Interpersonal Theory and Practice Syllabus
The study of interpersonal communication is the study of interaction between people. It is not only the conversation, but the study of relationships, problems, and situations and how they can be dealt with in a positive manner. This course is designed to study interpersonal communication from a descriptive as well as analytical point of view. The topics of interpersonal relationships, self-concept, perception, gender and culture impact, verbal and nonverbal language, listening, self-disclosure, defensiveness, and conflict will be discussed. Possible methods of enhancing interpersonal communication situations will be practiced through discussion, role play, writing, and observance.
Interpersonal communication will be implemented firsthand in class. You will participate in preparation activities such as readings from our online textbook and articles. You will teach one another through weekly discussion boards. You will ponder and prove what you have learned by reflecting on your activities in a weekly assignment and also by taking a weekly reading quiz. You will have two projects due instead of a midterm and final test.
- Students learn foundational interpersonal theory and vocabulary.
- Students understand self-communication and develop interpersonal skills.
- Students develop skills to improve interpersonal relationships.
Learning Model Architecture
As with all of your other courses at BYU–Idaho, you will have the opportunity to prepare intellectually and spiritually throughout this course. This course follows the BYU–Idaho Learning Model and will give you several opportunities to share those learning/teaching moments with others. You will also be given opportunities to reflect on what you are learning and to report on your weekly activities. Please remember that you will need to be able to devote 3–4 hours of time for every course credit, or 9–12 hours weekly.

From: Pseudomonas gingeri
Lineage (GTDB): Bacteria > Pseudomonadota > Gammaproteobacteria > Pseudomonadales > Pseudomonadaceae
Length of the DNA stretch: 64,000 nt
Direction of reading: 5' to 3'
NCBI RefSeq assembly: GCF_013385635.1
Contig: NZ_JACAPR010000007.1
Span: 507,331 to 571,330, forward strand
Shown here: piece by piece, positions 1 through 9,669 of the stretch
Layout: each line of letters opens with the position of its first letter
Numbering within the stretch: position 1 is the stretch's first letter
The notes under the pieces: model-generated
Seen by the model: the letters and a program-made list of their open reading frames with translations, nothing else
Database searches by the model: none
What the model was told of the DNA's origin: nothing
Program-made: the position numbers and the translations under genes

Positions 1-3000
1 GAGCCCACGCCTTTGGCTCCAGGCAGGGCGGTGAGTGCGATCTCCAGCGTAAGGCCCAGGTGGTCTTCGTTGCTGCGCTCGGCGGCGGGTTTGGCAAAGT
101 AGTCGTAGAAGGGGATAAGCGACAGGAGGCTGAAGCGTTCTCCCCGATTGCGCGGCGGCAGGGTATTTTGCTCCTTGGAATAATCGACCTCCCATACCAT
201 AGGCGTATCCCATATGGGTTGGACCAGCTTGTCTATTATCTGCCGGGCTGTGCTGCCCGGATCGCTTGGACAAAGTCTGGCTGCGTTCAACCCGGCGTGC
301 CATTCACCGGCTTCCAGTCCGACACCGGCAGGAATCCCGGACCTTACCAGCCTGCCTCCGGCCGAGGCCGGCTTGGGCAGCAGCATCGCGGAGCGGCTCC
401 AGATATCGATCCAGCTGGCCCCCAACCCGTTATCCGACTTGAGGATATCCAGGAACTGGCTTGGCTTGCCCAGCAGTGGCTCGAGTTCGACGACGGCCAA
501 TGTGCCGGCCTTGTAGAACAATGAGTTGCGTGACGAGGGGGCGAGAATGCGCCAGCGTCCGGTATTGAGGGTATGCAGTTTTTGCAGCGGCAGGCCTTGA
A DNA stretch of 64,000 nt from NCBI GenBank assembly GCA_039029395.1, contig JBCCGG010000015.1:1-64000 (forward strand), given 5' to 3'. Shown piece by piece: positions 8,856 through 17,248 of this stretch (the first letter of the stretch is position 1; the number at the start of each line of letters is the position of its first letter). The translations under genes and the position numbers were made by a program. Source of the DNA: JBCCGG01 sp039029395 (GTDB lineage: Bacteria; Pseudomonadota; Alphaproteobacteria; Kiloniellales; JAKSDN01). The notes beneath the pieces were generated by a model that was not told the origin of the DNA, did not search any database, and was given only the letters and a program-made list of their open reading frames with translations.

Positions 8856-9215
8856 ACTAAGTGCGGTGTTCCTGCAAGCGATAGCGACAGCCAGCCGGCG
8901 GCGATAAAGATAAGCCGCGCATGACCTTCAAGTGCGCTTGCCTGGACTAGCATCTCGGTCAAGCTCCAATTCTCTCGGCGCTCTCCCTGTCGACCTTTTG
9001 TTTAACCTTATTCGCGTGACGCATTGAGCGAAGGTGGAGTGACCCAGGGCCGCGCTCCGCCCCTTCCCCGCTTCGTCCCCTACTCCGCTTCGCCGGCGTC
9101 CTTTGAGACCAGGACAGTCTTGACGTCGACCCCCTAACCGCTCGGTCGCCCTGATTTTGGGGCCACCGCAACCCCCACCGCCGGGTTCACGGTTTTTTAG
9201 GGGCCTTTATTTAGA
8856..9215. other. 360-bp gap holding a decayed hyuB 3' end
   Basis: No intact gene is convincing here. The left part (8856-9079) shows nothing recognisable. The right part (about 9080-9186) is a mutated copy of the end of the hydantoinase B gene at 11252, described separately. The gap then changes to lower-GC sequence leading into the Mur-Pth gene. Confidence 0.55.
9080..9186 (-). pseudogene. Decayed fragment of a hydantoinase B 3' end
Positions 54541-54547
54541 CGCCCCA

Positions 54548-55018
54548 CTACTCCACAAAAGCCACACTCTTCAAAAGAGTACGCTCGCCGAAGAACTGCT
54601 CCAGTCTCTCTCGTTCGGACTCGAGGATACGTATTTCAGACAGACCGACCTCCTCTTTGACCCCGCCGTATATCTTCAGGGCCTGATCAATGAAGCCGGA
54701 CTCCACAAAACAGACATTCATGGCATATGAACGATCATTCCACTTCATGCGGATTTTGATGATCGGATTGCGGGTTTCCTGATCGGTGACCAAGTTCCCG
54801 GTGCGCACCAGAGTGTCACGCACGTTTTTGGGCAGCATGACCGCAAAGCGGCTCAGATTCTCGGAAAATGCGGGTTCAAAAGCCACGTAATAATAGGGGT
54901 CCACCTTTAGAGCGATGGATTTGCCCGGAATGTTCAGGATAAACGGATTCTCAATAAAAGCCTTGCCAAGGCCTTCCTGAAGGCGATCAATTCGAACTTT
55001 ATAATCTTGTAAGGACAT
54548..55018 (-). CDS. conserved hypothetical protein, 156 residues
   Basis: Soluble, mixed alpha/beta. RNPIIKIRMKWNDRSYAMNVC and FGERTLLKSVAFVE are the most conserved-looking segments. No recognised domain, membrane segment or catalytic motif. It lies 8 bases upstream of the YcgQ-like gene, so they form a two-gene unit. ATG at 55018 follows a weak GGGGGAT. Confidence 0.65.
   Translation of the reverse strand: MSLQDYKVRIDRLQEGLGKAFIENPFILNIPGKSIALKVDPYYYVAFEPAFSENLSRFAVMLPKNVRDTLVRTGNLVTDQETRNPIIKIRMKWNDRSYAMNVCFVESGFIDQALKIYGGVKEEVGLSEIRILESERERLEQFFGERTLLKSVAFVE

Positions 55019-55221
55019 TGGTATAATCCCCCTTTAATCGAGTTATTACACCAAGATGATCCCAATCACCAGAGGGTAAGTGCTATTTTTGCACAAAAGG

Course Materials Needed
IComm: Interpersonal Concepts and Competencies. It may also be accessed in the Resources Folder.
|Letter Grade||Percentage Range|
|A||93% – 100%|
|A-||90% – 92%|
|B+||87% – 89%|
|B||83% – 86%|
|B-||80% – 82%|
|C+||77% – 79%|
|C||73% – 76%|
|C-||70% – 72%|
|D+||67% – 69%|
|D||63% – 66%|
|D-||60% – 62%|
|F||00% – 60%|
Each week runs from Friday to Friday of the next week. You will be required to participate in two discussion boards each week: the small group discussion board and the Your Board discussion board. Your first post to the small group discussion board will always need to be completed by the due date listed with the board on the Calendar, and the follow-up posts will be due three days later. This will require you to be prepared to post an intelligent comment by the first due date, which is early in the week, so the preparation materials should be reviewed prior to this time.
The Your Board is an online social experiment, like a virtual water cooler, where class members will discuss topics throughout the week. Interpersonal communication skills now extend to the online setting, and this discussion board is an opportunity for hands-on electronic communication to show how interpersonal theories such as perception, relationships, and conflict resolution apply. Throughout the semester, you will be asked to evaluate your experience on this board, and you are required to participate by contributing.
There is a weekly individual assignment, a self-assessment, and a weekly “Best Of” assignment where you reflect on the week's activities, providing samples of your best posts, applications, and work.
All activities and assignments are due on the due date listed on the Calendar. The time listed on your Calendar is automatically adjusted for your time zone if you have updated your time zone in your profile. You will submit your assignments in the appropriate week in I-Learn.